Words are powerful. They have the power to open up spaces and the power to make a space feel uncomfortable or exclusive. As facilitators and leaders, we need to be conscious of how we use them. Something as seemingly small as using a person’s correct pronouns can have a huge impact on your audience. It is fair, especially as the beginning of a facilitation (or during sign-ups for a training) to have folks indicate their name and pronouns. Beyond the training space, If you aren’t sure what the correct word is for something, ask a trusted colleague or do some research on the internet. Language around inclusion and identity is constantly evolving, so keep in-tune with how things might be changing. And if you say something wrong, and a training participant tells you, say “thank you” and commit to learning more about that identity in the future. As Meg Bolger of the Safe Zone Project told me, “Make sure your intention aligns with your outcomes.”
In addition, giving content notices when you’ll be discussing emotional subject matters and trauma goes a long way in helping people feel comfortable and present in the training space. For example, in a training about bystander intervention, this could be as simple as saying “On these next few slides, we’re going to be discussing statistics around sexual violence and different identities.”
Getting everyone involved
Students will be more likely to engage with your session if they feel included in how things are organized. This is especially important for diversity and inclusion work. Gathering together everyone’s hopes, expectations, and concerns will help make sure everyone feels heard, respected, and supported. Being deliberate about creating space to hear folks’ voices goes a long way.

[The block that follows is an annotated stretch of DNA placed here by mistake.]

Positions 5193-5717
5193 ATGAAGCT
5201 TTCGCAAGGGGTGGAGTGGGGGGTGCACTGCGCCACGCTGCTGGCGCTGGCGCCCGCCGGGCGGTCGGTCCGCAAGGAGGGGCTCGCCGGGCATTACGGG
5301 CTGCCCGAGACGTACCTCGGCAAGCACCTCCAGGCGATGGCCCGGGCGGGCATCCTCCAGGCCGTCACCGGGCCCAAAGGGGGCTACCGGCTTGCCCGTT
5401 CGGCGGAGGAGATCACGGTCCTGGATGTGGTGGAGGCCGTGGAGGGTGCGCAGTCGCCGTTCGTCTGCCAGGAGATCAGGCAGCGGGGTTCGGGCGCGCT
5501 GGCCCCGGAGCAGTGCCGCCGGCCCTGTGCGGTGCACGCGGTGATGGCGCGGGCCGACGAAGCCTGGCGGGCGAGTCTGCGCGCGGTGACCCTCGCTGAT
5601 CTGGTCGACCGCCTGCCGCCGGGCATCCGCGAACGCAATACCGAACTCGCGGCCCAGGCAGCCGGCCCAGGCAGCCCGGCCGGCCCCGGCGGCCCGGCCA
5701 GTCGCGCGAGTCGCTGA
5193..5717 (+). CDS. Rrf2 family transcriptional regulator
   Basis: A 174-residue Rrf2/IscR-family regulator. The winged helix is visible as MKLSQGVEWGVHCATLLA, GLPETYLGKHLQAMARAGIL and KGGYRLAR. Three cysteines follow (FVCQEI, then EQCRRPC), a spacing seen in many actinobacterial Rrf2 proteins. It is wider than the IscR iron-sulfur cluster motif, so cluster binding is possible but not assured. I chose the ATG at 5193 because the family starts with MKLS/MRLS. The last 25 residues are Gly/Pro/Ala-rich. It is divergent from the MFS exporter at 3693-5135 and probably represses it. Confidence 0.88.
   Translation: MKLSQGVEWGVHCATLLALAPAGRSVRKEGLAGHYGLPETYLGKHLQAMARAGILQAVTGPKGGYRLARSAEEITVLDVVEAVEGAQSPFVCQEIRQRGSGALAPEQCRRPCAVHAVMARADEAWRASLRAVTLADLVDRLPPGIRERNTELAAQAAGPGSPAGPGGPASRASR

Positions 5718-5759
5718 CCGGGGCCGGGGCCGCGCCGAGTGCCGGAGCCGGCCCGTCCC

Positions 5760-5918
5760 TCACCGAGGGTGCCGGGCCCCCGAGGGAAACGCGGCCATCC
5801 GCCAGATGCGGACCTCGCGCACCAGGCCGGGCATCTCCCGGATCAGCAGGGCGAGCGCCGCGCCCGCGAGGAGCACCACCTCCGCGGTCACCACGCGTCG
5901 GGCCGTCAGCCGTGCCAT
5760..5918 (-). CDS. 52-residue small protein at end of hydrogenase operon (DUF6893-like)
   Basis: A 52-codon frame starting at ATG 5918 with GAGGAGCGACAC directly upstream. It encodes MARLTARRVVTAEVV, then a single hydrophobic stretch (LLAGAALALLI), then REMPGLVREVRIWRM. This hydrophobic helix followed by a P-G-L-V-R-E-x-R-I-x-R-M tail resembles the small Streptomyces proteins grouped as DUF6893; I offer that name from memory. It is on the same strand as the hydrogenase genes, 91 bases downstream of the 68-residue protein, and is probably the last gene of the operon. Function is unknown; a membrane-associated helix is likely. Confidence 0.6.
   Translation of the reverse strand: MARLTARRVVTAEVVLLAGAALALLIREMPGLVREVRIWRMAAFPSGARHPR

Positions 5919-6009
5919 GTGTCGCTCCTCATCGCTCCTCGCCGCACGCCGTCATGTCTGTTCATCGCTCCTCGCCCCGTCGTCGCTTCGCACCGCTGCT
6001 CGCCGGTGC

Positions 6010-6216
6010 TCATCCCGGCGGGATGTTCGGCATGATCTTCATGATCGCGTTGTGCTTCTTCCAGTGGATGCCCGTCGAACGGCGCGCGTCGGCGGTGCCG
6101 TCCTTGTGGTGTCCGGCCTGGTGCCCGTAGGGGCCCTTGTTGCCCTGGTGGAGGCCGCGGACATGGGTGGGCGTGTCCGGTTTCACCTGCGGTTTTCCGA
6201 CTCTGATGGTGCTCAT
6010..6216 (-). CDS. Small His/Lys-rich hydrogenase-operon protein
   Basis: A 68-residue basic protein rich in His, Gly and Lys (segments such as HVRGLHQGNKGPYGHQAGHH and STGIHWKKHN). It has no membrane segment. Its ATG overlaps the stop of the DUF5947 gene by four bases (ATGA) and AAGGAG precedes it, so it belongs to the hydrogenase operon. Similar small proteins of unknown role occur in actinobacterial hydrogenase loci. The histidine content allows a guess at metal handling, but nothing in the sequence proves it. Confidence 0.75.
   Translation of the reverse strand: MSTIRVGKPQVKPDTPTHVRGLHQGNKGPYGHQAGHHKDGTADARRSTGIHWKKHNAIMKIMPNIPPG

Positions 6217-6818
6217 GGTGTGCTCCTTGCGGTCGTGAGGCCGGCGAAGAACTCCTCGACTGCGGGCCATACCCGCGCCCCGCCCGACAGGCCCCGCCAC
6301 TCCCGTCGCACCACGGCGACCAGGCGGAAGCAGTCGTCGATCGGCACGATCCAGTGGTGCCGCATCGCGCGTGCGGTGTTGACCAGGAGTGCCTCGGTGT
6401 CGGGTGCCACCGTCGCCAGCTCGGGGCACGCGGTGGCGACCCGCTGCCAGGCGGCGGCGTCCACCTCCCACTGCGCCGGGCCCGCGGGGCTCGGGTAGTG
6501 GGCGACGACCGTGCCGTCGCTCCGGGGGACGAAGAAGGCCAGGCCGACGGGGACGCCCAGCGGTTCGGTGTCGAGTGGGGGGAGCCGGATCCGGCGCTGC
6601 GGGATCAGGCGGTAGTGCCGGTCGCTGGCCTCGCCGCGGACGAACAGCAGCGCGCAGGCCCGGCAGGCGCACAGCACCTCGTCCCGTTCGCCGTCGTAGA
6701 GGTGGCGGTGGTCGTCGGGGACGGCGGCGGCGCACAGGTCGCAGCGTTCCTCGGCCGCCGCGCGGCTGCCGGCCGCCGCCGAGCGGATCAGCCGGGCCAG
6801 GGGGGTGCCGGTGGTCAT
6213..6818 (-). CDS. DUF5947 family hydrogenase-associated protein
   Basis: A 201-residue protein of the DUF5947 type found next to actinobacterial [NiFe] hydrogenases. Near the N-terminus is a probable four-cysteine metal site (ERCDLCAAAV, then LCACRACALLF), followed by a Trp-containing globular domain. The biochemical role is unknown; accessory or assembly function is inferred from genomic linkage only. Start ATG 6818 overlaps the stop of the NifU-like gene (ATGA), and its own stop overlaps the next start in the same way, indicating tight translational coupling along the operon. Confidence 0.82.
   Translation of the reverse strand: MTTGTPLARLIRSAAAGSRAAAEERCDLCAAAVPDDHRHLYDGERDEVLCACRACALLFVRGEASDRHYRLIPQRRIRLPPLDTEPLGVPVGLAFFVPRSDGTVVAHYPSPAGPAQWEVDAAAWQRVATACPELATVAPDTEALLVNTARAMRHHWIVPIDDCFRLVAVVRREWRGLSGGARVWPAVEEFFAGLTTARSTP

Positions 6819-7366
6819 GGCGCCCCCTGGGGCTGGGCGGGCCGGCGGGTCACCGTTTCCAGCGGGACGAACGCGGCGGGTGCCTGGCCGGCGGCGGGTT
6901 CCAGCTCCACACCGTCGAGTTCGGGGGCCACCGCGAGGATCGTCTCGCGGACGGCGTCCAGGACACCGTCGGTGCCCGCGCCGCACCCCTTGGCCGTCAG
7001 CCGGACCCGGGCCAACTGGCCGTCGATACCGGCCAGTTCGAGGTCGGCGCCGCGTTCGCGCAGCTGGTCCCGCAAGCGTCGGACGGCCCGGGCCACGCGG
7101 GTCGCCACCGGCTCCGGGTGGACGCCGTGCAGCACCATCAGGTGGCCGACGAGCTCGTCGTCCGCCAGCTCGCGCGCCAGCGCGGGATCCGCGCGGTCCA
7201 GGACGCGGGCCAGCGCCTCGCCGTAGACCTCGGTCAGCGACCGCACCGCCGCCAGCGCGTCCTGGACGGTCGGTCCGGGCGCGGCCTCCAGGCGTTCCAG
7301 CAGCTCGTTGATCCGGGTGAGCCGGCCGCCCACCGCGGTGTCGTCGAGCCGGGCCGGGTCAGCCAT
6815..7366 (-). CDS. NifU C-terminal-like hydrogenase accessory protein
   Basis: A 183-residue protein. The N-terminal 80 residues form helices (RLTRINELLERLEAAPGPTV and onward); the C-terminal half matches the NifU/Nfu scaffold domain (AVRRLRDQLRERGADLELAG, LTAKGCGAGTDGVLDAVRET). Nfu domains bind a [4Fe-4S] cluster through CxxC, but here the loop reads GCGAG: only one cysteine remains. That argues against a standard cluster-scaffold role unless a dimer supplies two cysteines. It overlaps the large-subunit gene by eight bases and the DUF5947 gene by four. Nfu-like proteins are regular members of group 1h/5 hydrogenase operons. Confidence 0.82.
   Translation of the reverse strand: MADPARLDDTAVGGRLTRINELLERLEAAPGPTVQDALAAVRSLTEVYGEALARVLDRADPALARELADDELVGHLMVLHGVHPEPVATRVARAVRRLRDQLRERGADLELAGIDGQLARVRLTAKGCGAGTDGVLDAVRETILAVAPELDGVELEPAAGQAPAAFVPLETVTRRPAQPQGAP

And listen to your audience. If you say something out of turn, adapt. If someone has questions, answer them. But be careful, having your audience overly involved in the session can be harmful. Sam Killermann, an author, speaker, and educator, noted that it’s important to not have the entire session hinge on the audience sharing their experiences. Being a member of a marginalized group or struggling with finding your identity is an emotional journey. You need to lead the conversation in a way that is supplemented by the feelings and thoughts of your audience, but not reliant on them sharing.
Lastly, don’t feel like you have to get overly high-tech with your presentations. There is value in unplugging, saying “no” to a slideshow, and getting folks talking in the same room. It’s hard to beat the engagement and honesty that comes from getting folks discussing important topics together.
Keep the momentum going
Inclusion and identity-driven work is always evolving in terminology and the best delivery methods. So keep up with the latest research and conversations. It’s hard work, but you owe it to your colleagues, students, and yourself to always keep learning — and we promise you, it’s worth it. You’ll be building the framework for a campus where everyone feels welcome, safe, and engaged.
If you want some ideas for how to foster more inclusive mindsets in your students and staff, check out The Safe Zone Project, the Social Justice Toolbox, and Presence’s own inclusion training partner, Resilient Campus. For more general facilitation tips, check out the Facilitating XYZ site as well as the Facilitation Magic book (co-written by Sam and Meg).
P.S. — If you want to know how Presence is practicing what we preach, check out how Presence has committed to doing this important work through creating an inclusive culture and challenging biases.
Many thanks to the content area experts on inclusion and facilitation whom we spoke with for this post: Meg Bolger of the Safe Zone Project, Sam Killermann, author, speaker, and educator, and Kaleigh Cornelison, inclusive facilitator and social worker. All are committed to this work and were gracious enough with their time to speak with me.